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Sun 28 Mar 2010 07:30 AM

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Too old to race

Time to go racing - after all, it’s worth $11bn to the economy says spectator Shahzad Sheikh.

Too old to race

Now I know what you’re thinking, this is a column suggesting that at age 41, Michael Schumacher is too far gone over the hill to be participating in his 252nd Formula 1 race today (Sunday) – despite the fact that he is a seven-time world champion and has broken just about every record in the book.

Critics will argue that he is coming back to a sport where most racers retire in their mid to late 30s. That the physical high g-force pummelling a human body takes over an F1 race – far more than most people realise – is more than the speed miester, with his creaking neck and all, can handle. And that he doesn’t look quite as sprightly as his former self at the end of a full-distance run. Then they’ll point to the fact that he was comprehensively shown up by his eager young upstart teammate at the first race at Bahrain this year.

I’m not his biggest fan – I never forgave him for punting off Damon Hill at Adelaide in 1994 to secure his first championship – but give the guy a break. He’s coming back after three years off and will be lining up only four-hundredths of a second off teammate Nico Roseberg on the grid for the GP at Albert Park. Never dismiss Herr Schumacher – that’s for sure. If nothing else, it’s a brilliant comeback story – like Rocky VI but with more emotive acting.

But it’s not about him, it’s about me. Sure, seeing as we’re closely matched on the year-count I should be taking inspiration from his comeback, but he’s been racing since he was four, and he is naturally gifted as well as quite obviously an automaton.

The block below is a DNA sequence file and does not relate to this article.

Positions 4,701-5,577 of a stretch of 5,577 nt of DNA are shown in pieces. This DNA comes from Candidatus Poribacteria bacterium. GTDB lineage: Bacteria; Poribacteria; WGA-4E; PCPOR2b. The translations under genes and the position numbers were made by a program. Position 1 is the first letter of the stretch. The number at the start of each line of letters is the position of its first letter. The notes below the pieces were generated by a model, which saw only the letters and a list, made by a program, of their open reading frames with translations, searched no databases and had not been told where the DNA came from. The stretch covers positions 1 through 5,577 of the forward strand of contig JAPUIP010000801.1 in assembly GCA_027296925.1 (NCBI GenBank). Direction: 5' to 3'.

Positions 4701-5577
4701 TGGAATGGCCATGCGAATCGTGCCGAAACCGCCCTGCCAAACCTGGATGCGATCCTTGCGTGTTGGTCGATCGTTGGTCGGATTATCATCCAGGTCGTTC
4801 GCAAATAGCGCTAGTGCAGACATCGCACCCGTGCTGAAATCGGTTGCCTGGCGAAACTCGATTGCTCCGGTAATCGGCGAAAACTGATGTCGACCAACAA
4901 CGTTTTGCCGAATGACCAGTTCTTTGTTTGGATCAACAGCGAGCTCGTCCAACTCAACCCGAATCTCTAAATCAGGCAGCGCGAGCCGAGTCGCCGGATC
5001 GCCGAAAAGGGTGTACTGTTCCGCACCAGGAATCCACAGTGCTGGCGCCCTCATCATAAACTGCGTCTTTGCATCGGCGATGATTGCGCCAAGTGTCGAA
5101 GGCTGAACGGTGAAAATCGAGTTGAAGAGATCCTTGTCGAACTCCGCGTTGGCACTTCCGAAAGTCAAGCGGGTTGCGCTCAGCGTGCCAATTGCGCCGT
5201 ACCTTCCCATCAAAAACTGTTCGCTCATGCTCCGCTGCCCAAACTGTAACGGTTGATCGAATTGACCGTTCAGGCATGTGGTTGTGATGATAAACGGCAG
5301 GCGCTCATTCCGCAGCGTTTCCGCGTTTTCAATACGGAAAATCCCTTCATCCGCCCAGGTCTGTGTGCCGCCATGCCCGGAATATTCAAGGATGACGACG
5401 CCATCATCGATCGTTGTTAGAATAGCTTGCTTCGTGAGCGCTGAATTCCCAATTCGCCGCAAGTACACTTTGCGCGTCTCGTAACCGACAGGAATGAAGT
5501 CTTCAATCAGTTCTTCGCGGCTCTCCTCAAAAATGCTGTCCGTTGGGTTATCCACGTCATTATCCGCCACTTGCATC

Doing what I do, I’ve had a little on-track experience, and a bit of racecar seat time (three laps in an F1 car at Paul Ricard, spinning a Nascar-style Speedcar at the Autodrome) – and whilst I’m way too modest to admit I’m a brilliant driver, I will concede to being relatively handy behind the wheel.

But before we enter into the why it can never be so, perhaps we should ask why should anyone care?

Well because whether the greenies like it or not, motor racing is big business. And it seems to be migrating to our part of the world, subject to being socially outcast in its traditional homelands.

We love cars, we love power, we love speed here in the Middle East. We also love spending money. There is no sure way to find out just what motorsports is worth to the region – even canvassing a selection of people I know, who should know, revealed no definitive answer – but it’s a lot.

One did bring up a survey from a couple of years ago suggesting a turnover related to motorsports and motor racing infrastructures in the GCC of around $11bn. That sounds rather a lot, but by some accounts Abu Dhabi’s Yas Marina circuit alone is a one and a half billion dollar exercise in the pursuit of speed and excellence.

And whilst we have our own fast growing generation of young upstarts itching to get out on track and show their mates who’s boss, particularly in the local populace, most of them can’t afford to without the generosity of a benefactor or sponsor (rather hard to come by these days). Either that or they are too busy studying, establishing their careers, chasing girls or dealing with the trauma of acne.